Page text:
Food take-out and delivery services are two of the fastest growing segments of the restaurant industry. In fact, foodservice delivery sales have grown by 20% over the past five years and according to the 2018 Takeout, Delivery and Catering Study conducted by CHD Expert, off-premise sales overall are estimated to account for 37% of total restaurant sales, or $209 billion – a number that is expected to jump to nearly 50% by 2023.

Many have come to believe that third party delivery has become a need-to-have and no longer a nice-to-have in the restaurant industry in order to gain and maintain share. There are even several studies that show as third-party delivery continues to grow, it will have a positive impact on the sales and profits of businesses that adopt it – which sounds like it makes sense. But for those who refuse to incorporate delivery, the warning is that they will negatively affect their foodservice business.

With figures and scare mongering statements like these it’s little wonder that many quick-service and fast casual brands feel under pressure to find a way to make third party delivery part of their game plan. However, a recent article featured on highlights that while it’s tempting to believe that the third party delivery concept is essentially de rigeur in the QSR space – not everyone is convinced.

So, before jumping onto the delivery bandwagon, here are 3 things to consider that can help your restaurant company decide if third party food delivery is right for your business. The last thing you want to do is turn your customers off by providing them with sub-par delivery food.

Delivery Cost: Consider Your Customer’s Price Sensitivity Limit: When considering a third party as a delivery option you need to decide how you are going to handle the service fee and recognize if offering delivery is profitable for your business. Some operators look for ways to recoup the cost while others decide to pass on the additional cost on to the customer. While a delivery charge might be as little as adding $2 extra, you need to keep in mind that the customer focuses only on the total cost of the order. So, for example, customers might be happy to place an order for one person that totals $10.99, but they might get turned off if that total starts to approach closer to $15.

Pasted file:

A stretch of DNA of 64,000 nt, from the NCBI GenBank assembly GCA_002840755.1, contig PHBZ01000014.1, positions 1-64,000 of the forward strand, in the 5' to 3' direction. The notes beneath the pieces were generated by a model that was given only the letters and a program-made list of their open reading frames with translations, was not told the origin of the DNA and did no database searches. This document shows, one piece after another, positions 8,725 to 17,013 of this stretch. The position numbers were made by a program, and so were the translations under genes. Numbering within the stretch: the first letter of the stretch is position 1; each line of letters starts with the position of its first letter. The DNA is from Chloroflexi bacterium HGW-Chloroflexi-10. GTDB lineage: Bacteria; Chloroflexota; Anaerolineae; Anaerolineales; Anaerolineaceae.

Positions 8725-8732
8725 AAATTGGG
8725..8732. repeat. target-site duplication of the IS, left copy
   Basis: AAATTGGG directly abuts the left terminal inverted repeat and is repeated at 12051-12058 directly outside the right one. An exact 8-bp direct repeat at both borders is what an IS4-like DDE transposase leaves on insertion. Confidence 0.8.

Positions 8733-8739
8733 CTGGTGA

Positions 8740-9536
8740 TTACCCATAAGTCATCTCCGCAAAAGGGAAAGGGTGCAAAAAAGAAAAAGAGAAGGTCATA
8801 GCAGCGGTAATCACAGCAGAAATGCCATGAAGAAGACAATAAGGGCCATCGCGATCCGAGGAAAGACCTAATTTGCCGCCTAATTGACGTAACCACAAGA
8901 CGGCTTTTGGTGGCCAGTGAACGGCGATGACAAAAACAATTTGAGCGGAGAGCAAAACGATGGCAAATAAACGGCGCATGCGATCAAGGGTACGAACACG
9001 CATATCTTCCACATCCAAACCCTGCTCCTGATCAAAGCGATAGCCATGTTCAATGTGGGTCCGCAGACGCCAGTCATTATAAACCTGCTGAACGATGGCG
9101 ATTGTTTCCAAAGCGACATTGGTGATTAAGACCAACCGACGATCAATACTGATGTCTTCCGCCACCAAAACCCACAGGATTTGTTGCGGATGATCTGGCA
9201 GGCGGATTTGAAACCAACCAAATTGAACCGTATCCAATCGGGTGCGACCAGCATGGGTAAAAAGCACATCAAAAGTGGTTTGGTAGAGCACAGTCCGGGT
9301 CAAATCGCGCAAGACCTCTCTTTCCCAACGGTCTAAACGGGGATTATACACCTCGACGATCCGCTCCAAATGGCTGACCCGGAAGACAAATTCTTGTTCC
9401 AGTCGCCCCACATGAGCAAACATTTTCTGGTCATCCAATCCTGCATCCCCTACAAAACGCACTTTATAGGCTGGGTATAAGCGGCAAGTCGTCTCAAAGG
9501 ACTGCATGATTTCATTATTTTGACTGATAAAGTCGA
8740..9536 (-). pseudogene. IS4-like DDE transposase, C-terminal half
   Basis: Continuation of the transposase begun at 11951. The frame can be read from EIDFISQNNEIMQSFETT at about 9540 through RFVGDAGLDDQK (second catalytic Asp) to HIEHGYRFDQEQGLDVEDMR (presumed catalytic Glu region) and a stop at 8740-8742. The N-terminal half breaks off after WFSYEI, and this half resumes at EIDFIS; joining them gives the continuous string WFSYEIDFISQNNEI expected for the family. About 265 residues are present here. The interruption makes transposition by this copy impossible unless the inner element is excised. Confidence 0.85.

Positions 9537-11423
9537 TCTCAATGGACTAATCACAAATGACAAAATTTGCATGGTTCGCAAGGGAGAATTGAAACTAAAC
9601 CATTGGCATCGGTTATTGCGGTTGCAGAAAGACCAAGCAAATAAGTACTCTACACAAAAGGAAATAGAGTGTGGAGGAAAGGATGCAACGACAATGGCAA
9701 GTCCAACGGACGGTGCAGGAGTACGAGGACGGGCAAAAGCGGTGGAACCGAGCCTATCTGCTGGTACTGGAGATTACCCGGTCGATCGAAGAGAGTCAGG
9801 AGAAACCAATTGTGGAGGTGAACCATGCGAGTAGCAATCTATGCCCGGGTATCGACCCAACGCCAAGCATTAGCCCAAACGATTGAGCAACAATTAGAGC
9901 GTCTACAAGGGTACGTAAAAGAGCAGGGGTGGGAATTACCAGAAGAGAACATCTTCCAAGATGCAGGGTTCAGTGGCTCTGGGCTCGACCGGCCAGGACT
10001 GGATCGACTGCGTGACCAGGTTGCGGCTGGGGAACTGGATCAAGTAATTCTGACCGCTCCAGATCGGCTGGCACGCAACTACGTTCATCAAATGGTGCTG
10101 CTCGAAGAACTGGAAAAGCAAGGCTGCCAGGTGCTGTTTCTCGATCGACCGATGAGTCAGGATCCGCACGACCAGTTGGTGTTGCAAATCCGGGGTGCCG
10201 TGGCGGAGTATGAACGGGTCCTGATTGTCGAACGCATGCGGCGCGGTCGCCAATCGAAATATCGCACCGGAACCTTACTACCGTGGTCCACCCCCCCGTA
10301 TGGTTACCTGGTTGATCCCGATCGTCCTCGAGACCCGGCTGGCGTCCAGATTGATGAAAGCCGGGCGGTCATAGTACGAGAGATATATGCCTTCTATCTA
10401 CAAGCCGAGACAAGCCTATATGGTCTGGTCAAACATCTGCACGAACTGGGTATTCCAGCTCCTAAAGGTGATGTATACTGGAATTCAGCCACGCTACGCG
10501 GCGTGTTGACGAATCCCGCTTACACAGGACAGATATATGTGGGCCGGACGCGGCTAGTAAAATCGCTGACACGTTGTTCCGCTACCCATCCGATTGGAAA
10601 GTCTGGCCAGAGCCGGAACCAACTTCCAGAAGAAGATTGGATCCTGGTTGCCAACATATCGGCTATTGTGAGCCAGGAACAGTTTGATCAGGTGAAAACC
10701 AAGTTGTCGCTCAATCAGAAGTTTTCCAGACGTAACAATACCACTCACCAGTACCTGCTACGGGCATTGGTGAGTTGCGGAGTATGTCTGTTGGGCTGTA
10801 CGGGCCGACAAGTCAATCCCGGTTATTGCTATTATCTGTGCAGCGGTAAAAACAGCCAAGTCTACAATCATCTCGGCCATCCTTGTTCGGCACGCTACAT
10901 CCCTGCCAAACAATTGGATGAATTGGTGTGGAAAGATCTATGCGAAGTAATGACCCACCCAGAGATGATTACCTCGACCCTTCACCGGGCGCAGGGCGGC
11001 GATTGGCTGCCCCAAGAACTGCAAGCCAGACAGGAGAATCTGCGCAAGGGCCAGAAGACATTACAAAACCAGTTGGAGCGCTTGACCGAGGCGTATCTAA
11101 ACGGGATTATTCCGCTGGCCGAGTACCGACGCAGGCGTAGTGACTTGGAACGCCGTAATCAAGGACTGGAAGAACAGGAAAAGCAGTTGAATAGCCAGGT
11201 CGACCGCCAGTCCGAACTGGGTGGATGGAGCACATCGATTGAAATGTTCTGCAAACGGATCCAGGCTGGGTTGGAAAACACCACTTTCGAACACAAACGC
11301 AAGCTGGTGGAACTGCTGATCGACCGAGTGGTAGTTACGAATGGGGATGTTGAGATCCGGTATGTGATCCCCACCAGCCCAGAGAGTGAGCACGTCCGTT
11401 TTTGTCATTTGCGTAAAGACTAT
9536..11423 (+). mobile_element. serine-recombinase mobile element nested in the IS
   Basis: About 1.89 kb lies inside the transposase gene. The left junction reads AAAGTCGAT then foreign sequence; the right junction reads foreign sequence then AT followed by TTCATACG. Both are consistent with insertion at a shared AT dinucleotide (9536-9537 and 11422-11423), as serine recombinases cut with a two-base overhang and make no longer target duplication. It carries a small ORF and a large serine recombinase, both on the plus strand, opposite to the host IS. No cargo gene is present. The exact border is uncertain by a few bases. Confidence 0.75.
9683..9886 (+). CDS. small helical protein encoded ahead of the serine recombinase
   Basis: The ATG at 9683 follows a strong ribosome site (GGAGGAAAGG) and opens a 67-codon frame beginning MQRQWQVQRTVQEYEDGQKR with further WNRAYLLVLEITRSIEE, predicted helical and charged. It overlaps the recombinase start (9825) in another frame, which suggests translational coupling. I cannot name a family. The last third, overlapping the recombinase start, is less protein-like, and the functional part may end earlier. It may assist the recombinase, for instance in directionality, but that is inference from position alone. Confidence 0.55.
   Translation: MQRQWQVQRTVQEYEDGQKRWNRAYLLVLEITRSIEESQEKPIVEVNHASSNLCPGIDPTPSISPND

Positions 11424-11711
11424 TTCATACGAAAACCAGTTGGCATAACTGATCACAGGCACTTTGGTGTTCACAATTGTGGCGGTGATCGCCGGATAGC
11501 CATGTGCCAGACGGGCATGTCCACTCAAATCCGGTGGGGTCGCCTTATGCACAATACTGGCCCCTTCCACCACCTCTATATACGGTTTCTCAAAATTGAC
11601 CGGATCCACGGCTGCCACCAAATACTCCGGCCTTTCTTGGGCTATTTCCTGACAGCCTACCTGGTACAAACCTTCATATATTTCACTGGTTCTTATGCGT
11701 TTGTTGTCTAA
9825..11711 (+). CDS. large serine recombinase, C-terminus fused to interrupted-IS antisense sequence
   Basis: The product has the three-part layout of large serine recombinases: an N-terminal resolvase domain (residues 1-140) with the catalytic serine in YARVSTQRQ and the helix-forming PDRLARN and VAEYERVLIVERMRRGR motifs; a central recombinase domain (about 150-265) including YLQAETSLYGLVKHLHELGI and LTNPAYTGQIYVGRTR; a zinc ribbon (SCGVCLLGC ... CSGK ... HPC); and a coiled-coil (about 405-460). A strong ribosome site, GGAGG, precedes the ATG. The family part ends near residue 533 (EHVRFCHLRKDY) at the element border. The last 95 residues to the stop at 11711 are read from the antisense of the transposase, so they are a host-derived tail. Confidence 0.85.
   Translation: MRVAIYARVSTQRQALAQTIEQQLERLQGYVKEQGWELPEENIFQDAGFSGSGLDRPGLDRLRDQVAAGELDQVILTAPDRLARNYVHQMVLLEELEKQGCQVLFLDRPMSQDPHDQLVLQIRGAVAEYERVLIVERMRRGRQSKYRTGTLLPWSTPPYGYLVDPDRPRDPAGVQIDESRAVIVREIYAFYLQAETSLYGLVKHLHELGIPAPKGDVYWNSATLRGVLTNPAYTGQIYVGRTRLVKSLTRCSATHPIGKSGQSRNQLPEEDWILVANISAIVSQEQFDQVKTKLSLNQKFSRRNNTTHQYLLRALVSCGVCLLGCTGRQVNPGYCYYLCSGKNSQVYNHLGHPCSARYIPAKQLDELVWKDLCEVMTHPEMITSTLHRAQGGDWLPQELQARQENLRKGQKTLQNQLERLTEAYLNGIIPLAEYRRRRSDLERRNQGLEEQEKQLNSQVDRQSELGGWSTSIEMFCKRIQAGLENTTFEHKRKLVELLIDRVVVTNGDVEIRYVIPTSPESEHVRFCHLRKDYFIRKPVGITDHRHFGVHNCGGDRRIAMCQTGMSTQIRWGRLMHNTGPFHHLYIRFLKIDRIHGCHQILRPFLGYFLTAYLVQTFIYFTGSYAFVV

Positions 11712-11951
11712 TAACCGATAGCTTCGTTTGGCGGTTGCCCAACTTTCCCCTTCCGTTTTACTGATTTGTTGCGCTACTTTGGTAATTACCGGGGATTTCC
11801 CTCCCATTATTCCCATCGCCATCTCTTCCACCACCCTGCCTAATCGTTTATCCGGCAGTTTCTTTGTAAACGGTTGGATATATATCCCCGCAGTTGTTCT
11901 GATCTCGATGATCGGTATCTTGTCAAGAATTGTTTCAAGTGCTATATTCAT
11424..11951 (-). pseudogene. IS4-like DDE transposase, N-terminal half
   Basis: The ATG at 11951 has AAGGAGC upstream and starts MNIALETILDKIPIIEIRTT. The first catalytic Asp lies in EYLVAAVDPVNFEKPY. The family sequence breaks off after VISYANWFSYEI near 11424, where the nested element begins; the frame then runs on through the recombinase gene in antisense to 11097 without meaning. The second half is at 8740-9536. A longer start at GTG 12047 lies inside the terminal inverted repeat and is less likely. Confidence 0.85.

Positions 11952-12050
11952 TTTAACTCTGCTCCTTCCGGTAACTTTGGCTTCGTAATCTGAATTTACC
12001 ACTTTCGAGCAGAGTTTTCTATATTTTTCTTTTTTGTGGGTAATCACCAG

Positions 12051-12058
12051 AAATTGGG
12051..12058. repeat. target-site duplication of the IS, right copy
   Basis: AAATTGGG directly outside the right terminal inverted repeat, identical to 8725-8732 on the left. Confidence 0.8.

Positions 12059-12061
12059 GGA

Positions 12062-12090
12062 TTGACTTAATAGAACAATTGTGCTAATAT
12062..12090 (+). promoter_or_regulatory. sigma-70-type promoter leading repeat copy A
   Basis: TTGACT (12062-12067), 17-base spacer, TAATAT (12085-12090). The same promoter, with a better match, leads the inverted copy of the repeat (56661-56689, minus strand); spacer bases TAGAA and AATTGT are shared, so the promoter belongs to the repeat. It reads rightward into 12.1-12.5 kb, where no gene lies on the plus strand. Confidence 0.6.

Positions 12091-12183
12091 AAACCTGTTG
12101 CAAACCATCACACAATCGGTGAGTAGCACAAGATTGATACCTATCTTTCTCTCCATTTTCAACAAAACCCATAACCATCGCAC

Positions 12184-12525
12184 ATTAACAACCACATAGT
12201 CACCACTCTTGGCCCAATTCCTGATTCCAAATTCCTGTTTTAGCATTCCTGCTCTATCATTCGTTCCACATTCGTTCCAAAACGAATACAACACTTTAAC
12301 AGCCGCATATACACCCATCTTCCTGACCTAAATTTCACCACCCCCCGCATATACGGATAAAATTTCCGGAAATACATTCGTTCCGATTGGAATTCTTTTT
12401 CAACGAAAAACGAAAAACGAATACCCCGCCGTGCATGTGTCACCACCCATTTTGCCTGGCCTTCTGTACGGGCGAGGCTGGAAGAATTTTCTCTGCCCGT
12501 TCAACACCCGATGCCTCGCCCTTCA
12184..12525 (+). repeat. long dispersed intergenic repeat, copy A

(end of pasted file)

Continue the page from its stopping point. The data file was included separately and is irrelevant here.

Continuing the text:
So, while third party delivery has the potential to increase orders and their values, you first need to understand the true cost of delivery and know your customer’s price sensitivity limit as you might inadvertently take a bite out of your earnings by reaching a price level that turns them off.

Delivery Speed: It’s paramount: It’s not really surprising that customers tend to choose fast food for its ability to deliver in a hurry. According to a 2016 worldwide research study by McKinsey & Company, an average of 60% of consumers cite speed as the biggest variable in their satisfaction – as soon as the customer hangs up the phone or hits the order button in their delivery app, the pressure is on. Not only that but another study by Boston Consulting commission by Jimmy John’s showed that speedy and accurate delivery times are essential with 92% of customers wanting their food within 15-30 minutes of placing an order, well short of the average 49-minute service offered by the larger third-party delivery providers.

This means it’s critical to analyze every step of the delivery process, from how quickly the kitchen turns orders into items ready for delivery, to how fast the delivery partner can get to the customer to ensure delivery times match your customer expectations.

Delivery Relationship: Avoid Long Term Commitments: While hiring a third-party delivery service is intended to increase your business’s profits, should anything go wrong with the order or delivery once it’s left your premises, chances are that the majority of your customers (around 76% according to studies) will hold your business responsible for issues with their orders.

It’s important to remember that a third-party delivery company is responsible for representing your brand and should act accordingly; the service they provide should be polished, professional, and virtually error free, and their mission and goals should be in line with your own in order to present a unified image. In the case where a provider isn’t performing well or as expected, don’t be afraid to drop a service if the delivery doesn’t mirror the quality experience you deliver and one your customers expect. Every day with a sub-par delivery provider will cost you repeat business and hurt your reputation.


Ordering delivery is a convenient meal solution diners love. It’s also nothing new – having pizza delivered has been the norm for decades. However, what has changed is the digital transformation of food delivery. With the rise of delivery aggregators and an increased appetite from customers for off premises dining, quick-service and fast-casual brands of all shapes and sizes will be forced to consider a foray into delivery. Whether you should use a third-party company, build your own in-house team or do both, only you can decide what is right for you and your customers.